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SHIC offers discounted binders to students

By Louise Carhart

The Sexual Health Information Center (SHIC) has recently begun offering binders at a discounted rate, in an effort to make transgender inclusivity a priority at Grinnell. SHIC is currently offering ten sizes of binders in two different lengths.

Binders, which are often prohibitively expensive, will be availible in a variety of sizes for only ten dollars each at SHIC.

“Oftentimes you’re ordering these things online and you have no idea how it’s going to fit,” said Toby Baratta ’17, the Diversity and Outreach Coordinator (DOC). “If a binder is too tight, that can have some real health problems, especially if you’re binding for eight hours a day. There are already health problems there without adding on the wrong size.”

This new service is being offered at a highly discounted price. Because since SHIC became a part of the Student Government Association (SGA) last spring, its budget has increased and it can now order items wholesale and sell them at a steeply discounted price.

“The way it works is people can come here and try on the binders, we have a measuring tape and measuring charts, so they can size themselves if they want. They can go into the bathroom there, there is a gender inclusive one right next door, and try it on,” said Vivian Cheslack ‘19, a co-administrator at SHIC. “People are free to come, try it on. All our educators did a training with the Trans Advocacy Group about binder safety, as well as inclusive language and how to talk to people who might be uncomfortable with people who are cis.”

The addition of binders, which cost $10, represents an effort to move the center beyond just pleasure toys and condoms. As an information center, SHIC has traditionally stuck to information and resources regarding safe sex. In the past couple of months, this focus has shifted to include health services that are difficult or impossible to find on campus or in town. SHIC now offers products like menstrual cups, the current bestseller, and hopes to begin including more products that go beyond sex.

“In the past we’ve been focused more on pleasure toys, but I think this semester especially we’re moving towards more general sexual-related health,” Cheslack said. “We’re working more on the education and information side, and trans inclusivity is included with that. We’re hoping to make better connections with trans groups on campus as well, and asexual groups to try and expand SHIC beyond just sex and pleasure.”

The drive towards greater inclusivity and ensuring that every student feels safe and supported at Grinnell is important to the office of Diversity and Outreach as well. Schools around the nation have attempted to update and modernize their conceptions of gender and diversity, although this remains a large and ongoing task.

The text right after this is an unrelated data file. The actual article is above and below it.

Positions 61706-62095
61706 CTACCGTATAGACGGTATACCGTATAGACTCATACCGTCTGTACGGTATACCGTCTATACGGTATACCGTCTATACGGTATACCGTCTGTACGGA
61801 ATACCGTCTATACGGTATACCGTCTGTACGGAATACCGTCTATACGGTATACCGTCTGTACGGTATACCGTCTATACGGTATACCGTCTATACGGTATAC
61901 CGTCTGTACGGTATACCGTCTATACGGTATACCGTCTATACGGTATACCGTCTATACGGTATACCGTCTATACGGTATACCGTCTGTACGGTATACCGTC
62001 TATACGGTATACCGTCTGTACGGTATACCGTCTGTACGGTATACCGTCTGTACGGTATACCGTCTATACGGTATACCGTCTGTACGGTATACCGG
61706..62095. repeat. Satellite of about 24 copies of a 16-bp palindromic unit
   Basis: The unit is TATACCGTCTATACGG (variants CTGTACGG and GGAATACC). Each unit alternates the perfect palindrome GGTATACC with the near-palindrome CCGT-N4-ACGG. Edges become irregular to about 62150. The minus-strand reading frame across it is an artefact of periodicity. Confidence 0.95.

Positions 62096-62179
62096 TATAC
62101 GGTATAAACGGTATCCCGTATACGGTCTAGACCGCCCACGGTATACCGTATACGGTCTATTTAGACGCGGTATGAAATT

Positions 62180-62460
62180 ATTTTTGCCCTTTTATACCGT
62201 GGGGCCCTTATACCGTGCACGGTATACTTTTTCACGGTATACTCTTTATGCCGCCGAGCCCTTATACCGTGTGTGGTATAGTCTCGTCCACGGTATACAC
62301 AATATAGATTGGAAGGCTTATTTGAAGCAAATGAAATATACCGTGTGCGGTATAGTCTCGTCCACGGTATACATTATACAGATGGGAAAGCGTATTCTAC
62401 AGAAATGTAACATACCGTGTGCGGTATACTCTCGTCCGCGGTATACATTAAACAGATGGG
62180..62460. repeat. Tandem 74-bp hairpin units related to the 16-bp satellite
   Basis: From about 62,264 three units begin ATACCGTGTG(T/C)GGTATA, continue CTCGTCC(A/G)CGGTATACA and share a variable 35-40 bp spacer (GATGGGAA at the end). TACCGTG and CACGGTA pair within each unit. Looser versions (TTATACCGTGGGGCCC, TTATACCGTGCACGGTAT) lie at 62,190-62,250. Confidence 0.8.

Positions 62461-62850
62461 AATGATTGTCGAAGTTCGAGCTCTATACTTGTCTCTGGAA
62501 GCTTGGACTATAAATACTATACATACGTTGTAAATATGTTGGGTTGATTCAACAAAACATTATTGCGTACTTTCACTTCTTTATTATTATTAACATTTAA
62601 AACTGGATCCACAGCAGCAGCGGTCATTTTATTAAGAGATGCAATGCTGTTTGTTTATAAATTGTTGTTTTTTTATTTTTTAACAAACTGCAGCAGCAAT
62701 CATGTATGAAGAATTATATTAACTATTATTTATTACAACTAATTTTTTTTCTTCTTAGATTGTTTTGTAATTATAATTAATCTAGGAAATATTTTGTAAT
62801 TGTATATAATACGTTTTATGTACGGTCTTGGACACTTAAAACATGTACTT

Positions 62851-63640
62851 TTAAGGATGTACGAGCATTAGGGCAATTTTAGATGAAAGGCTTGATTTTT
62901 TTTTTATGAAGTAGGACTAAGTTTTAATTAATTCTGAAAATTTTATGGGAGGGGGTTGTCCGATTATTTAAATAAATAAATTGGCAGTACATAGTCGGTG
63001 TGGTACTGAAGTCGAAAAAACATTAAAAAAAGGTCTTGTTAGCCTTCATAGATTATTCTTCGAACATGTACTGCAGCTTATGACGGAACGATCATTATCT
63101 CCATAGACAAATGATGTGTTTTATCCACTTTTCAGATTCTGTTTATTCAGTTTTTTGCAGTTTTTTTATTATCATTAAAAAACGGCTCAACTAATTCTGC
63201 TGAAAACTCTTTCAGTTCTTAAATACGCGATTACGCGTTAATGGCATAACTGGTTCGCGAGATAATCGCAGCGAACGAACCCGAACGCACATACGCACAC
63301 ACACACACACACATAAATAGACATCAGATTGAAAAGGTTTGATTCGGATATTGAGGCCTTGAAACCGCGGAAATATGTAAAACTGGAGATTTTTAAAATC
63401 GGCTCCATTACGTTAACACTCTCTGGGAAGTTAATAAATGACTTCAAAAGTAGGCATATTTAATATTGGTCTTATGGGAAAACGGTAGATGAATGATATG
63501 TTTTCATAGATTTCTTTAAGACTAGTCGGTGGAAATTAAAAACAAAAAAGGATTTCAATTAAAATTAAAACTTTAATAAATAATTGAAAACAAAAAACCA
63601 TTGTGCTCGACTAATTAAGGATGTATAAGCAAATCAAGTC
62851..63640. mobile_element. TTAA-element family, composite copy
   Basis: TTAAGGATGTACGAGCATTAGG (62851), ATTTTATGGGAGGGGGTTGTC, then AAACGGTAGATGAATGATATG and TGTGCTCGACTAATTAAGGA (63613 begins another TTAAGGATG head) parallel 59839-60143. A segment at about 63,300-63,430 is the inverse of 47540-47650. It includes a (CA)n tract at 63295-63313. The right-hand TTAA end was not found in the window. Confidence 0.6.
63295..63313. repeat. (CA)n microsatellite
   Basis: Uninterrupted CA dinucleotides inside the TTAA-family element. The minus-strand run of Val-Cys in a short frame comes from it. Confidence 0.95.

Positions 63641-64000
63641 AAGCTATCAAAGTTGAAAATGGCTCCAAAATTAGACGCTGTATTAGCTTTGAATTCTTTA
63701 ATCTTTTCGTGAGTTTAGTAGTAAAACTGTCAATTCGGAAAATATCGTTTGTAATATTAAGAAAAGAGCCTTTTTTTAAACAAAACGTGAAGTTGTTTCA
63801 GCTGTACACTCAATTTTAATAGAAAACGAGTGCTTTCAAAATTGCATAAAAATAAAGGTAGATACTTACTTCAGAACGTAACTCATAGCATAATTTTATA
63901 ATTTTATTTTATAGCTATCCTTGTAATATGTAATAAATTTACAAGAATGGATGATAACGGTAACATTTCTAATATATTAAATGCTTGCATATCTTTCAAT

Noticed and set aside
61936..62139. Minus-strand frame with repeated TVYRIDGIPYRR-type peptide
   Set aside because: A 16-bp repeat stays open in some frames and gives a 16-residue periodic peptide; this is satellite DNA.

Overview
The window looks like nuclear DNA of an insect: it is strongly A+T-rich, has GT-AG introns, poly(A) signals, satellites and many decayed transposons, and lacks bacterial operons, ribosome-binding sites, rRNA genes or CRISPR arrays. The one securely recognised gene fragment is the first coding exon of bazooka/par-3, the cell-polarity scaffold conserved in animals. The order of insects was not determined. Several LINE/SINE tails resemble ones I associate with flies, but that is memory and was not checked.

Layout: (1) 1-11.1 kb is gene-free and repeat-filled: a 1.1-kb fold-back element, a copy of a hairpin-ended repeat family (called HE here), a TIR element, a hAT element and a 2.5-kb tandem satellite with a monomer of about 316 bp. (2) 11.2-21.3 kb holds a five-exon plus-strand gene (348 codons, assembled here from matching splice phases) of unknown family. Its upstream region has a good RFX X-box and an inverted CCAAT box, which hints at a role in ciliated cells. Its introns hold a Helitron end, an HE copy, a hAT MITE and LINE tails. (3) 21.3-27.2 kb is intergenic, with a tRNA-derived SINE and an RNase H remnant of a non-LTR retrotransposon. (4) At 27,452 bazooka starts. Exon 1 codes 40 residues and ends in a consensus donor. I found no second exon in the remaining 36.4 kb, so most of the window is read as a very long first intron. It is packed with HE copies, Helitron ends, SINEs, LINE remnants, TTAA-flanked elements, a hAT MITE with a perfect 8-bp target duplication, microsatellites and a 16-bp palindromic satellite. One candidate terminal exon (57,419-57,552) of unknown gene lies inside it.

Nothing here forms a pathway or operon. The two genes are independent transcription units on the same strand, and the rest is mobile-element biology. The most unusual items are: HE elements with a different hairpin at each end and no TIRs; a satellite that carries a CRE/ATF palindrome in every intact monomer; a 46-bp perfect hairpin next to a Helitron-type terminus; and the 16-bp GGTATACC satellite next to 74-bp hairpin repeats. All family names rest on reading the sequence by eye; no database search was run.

One fight that has become national news is the redefinition of gendered bathrooms as students have argued against the antiquated division that adheres to an outdated binary.

“It’s actually an archaic law that happened a long time ago. [Schools] were only having men’s bathrooms in spaces where people were working to discourage women from working, thus the law says you specifically need to have x number of male bathrooms and x number of women’s bathrooms in a space of a certain size,” Baratta said. “The way that’s been interpreted legally is if you make a bathroom gender neutral, it no longer counts as male or female. It doesn’t count. One of the things that’s been continually worked on is to get an exception for the College.”

This law only applies to bathrooms in academic buildings, which is why dorms can choose to label their bathrooms based on the occupants’ wants and needs. In addition, turnover in residence life jobs can complicate the process of making dorms more accessible and inclusive.

“There hasn’t been too much continuity on the subject,” Baratta said.

For now, SHIC and the DOC’s office are optimistic about their partnering and hope to see more improvements happen faster at Grinnell.

“[SHIC] is great because they’re good about coming and saying ‘this thing you’ve done is inaccessible, let’s figure out a way to make it more accessible, let’s find a way to have office hours in the Stonewall Resource Center to include North Campus,’” Baratta said.

One of the most resonant changes at SHIC began when educators were paid for the time they spend working at the center. Previously, this time was considered volunteer work and made it difficult for a large variety of students to apply and work for SHIC in a capacity to make major changes.

“My first semester at SHIC we were independent and then we started working with SGA. We can now get better products in more bulk. Most importantly, this is the first semester we’ve started paying educators,” Cheslack said. “When people are in the center it’s paid and our meetings are paid, which has made definitely a much bigger impact. It’s made the workers more passionate and it’s easier to allocate paid time, as opposed to volunteer time … Definitely, since we’ve started working with SGA, our presence on campus has increased, people are talking about us.”

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